This popular TV show of the 1960s, Candid Camera, was possibly the first reality show set up to catch people doing unusual things on TV without knowing it. A hidden camera sometimes observed people doing ordinary and potentially strange things unaware that they were being watched. Everyone enjoyed their reaction to themselves when told to “Smile, you’re on candid camera!” CMS-directed anonymous Consumer Assessment of Healthcare Providers and Systems (CAHPS) surveys are the “hidden camera” of health care.
This survey is important because CMS has designated it to make up eight of the thirty-one consolidated metrics that measure physician performance in the Accountable Care Organizations (ACO). The hidden camera is the anonymous eye of the patients that receive care from a specific provider.
The focus of the survey is on the patient’s experience and not just satisfaction. So, communication, understanding medication instructions, and the availability of an appointment become important measures. The surveys do not focus on the color of the carpets or wall coverings in the office.
Health care is a personal matter; therefore, the trust and confidence patients have in their doctors does make a difference. This intangible metric often makes the difference between a patient taking a prescription drug and not taking the treatment. Likewise, no one wants to call a grumpy doctor to ask a question on a Friday afternoon that might otherwise bring them to the emergency room, when an office visit would have brought resolution. Most folks have enough self respect to avoid the rude and gruff office staff which could potentially lead to an unanswered yet important medication question. This is why CMS measures the experience that patients receive rather than knowing that there is a grand piano in the lobby.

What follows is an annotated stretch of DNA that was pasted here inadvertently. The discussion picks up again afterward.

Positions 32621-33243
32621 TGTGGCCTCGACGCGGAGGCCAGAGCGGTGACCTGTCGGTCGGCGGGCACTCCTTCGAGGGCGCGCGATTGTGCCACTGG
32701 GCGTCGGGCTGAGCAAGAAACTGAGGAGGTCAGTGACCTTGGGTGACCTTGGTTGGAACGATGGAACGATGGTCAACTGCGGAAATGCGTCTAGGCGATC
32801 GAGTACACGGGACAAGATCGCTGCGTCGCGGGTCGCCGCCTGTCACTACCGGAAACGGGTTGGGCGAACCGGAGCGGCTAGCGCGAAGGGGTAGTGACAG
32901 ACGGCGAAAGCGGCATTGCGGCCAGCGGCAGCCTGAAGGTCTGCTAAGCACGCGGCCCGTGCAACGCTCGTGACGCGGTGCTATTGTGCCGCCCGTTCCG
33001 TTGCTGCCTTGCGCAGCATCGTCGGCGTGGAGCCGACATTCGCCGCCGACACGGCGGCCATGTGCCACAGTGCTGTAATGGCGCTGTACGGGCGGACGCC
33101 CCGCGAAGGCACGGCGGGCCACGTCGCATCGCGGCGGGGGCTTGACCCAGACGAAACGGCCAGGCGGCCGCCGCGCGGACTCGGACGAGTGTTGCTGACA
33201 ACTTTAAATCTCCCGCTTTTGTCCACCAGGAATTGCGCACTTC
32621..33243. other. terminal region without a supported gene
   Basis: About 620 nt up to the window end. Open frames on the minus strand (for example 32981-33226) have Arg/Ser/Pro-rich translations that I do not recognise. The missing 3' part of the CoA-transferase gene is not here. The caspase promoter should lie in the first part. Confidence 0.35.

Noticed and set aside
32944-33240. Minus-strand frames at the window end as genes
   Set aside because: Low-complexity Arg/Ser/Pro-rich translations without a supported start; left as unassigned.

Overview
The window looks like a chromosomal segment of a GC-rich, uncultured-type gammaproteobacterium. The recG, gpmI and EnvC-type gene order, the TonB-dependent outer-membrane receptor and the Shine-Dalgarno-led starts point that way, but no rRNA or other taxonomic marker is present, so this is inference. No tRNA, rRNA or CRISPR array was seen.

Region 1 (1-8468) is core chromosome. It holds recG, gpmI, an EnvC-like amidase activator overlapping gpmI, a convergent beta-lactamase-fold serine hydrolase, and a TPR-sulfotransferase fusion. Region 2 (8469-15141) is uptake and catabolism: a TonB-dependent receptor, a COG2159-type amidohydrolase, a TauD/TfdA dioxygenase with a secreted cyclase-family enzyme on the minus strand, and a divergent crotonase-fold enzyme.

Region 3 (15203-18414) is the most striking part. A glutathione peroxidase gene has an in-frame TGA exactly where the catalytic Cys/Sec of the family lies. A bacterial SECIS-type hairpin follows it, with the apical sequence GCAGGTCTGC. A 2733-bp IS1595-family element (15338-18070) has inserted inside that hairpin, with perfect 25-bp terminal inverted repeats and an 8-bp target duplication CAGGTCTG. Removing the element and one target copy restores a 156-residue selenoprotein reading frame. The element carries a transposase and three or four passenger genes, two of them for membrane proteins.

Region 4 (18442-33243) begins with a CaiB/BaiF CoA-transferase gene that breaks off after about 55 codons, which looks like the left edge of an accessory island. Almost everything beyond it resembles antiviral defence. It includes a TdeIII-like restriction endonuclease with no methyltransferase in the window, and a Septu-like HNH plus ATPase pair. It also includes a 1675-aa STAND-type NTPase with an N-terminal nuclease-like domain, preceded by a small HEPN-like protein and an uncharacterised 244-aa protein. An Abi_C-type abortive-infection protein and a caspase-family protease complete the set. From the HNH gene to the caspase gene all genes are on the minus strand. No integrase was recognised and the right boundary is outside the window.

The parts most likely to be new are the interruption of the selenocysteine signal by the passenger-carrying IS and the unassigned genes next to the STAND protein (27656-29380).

CAHPS surveys may only be administered by certified providers who administer a tool that follows scientific principles in design and development. Additionally, all surveys use standardized questions and collection protocols. The survey tool only emphasizes the importance of the art of medicine as providers deliver the science.
Hippocrates (ca. 460 BC – ca. 370 BC) noted that “wherever the art of medicine is loved, there is also love of humanity.” This learned observation is relevant for today as the ACO leadership wrestles with the annual wellness visit or continuous attribution of their beneficiaries. In today’s world of radical change in health care, where the business of medicine could dominate our thinking and practice, the CMS CAHPS survey can remind us that teaching and caring may be just the “glue” we need to hold the system together. SMILE!